What Feminism Means to Me

As someone who identifies as a feminist, I feel the need to define what feminism means for me. The best I can do is explain my beliefs concerning feminism as they currently are, with the knowledge that they will evolve and probably end up differently from what I now believe.

As I type this, my fingernails are painted red, my hair is styled and I am wearing makeup and a push-up bra. Can I still be a feminist? While I agree with Jessica Valenti that everyone can create their own definition of feminism that works for them, according to my personal definition that is only meant to dictate my own brand of feminism, yes. I am still a feminist, even with all the accoutrements of a woman victimized by the patriarchy.

My definition of feminism (for myself only) is this: Embracing traditionally feminine characteristics while simultaneously working to empower and better the lives of other women, whether that empowerment be through example, action or the written word. My belief is that “femininity” (as defined by our patriarchal culture) is a powerful tool for advancing the cause of feminism. Sexists and misogynists need to see that a stereotypical woman can also be a feminist. In this way, femininity and feminism would no longer seem to be at odds with each other.

My personal experience being one such feminine feminist has been that I come off as a strong woman, not just a strong person. I think that identifying as a strong woman is imperative to combat sexism, an issue that directly concerns gender. Furthermore, the stereotype of the “butch,” “dyke-y” feminist only encourages disdain from others, which does feminist ideology itself a great disservice. Thus, the gender I perform is integral to my personal definition of feminism.


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2 CommentsLeave a comment

  1. Hi Amanda! I thought your post/definition was really interesting. I’m assuming I can comment critically since you concede that your definition is up to change, so no offense, but I’d like to point out two things:

    One is that this definition comes from society. In other words, you observe society and how it defines feminism (and it may not necessarily have a written definition similar to yours – but it sets the notions for how and why YOU define it), and in turn, you define feminism. (I know that this won’t make sense to you when you read it, so PLEASE email me or talk to me in person and I will gladly explain it better to you.)

    The other is that this definition doesn’t end with you. This definition appears unconsciously outside of you, within your actions and mannerisms. Even further, it’s not even a definition if you can’t acknowledge this: it defines YOU. You think that you’re defining feminism, but what’s really going on is that you’re just observing how you act based on your perceptions without realizing that you do so unconsciously.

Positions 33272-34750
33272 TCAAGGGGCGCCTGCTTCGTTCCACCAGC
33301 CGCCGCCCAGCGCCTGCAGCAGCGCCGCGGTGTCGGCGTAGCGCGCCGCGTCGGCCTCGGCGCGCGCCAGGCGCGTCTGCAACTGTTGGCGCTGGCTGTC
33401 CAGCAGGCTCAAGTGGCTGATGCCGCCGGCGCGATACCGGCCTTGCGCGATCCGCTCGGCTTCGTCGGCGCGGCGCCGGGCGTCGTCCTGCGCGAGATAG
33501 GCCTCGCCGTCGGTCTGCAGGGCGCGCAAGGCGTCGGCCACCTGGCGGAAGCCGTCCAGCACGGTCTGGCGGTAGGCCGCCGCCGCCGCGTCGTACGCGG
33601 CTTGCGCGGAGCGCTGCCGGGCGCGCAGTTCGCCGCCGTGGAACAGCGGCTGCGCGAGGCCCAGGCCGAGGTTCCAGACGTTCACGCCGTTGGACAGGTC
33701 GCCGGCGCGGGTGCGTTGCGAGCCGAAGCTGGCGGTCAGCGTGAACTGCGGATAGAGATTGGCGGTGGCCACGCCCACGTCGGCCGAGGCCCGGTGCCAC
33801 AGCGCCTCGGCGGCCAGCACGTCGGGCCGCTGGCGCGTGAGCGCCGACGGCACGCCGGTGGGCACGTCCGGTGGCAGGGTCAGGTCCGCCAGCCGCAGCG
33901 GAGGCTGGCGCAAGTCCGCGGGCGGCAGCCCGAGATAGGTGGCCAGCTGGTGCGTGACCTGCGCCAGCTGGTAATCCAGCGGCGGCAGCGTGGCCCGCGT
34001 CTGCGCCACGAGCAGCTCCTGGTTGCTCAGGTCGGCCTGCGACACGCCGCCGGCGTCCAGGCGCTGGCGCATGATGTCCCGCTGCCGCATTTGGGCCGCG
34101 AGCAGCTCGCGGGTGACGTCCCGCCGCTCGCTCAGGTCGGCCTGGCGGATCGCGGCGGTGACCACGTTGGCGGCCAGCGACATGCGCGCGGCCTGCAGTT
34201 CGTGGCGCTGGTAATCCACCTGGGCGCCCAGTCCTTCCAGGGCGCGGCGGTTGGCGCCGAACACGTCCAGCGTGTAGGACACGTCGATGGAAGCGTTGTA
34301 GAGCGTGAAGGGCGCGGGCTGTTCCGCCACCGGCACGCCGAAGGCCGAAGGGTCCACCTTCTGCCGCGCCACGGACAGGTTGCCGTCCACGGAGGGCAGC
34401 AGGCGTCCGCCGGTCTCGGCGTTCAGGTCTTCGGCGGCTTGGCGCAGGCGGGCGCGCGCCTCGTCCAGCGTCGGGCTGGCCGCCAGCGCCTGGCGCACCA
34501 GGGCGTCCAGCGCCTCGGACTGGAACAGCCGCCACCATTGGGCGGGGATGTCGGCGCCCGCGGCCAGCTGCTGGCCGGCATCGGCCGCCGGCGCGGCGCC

Basically: your definition of feminism controls you. This definition comes from society, which basically means that society is still in control of your identity through your feminism, since your feminism defines your actions and thoughts without your conscious awareness or consent.

    I just want to mention that this is an inference based on observations that I made about your post. In no way am I saying that your definition is wrong, but all I’m really trying to prove is that society still controls your definition, and in turn your identity. I identify as a feminist, and our definitions are different, but I don’t have the full capacity to claim that one definition is more “correct” than the other because we’re both biased based on our societal interactions (I too am controlled by my definition). If you have issues with a difference in opinion, then that’s a-okay (in no way am I going to define my definition of feminism here).

    I do acknowledge that I’m writing this comment close to midnight; my thoughts probably don’t come out 100% in writing. Please email me if you disagree/have questions.

    • Broski, I would love to talk to you about this in real life. I just wanted to address your point that I am controlled by my definition of feminism, and that it is a definition, in essence, created by society. Here’s the thing: Unlike a lot of people, I am not constantly railing against “society” whenever I need to place some blame. I have no problem with the fact that my defiition of feminism stems from being socialized in a certain way. In no way do I claim to have escaped socialization–if anything, I embrace it, because it’s there, it exists, and there’s no way to separate myself from it. So why not use it as a tool to further the feminist cause?

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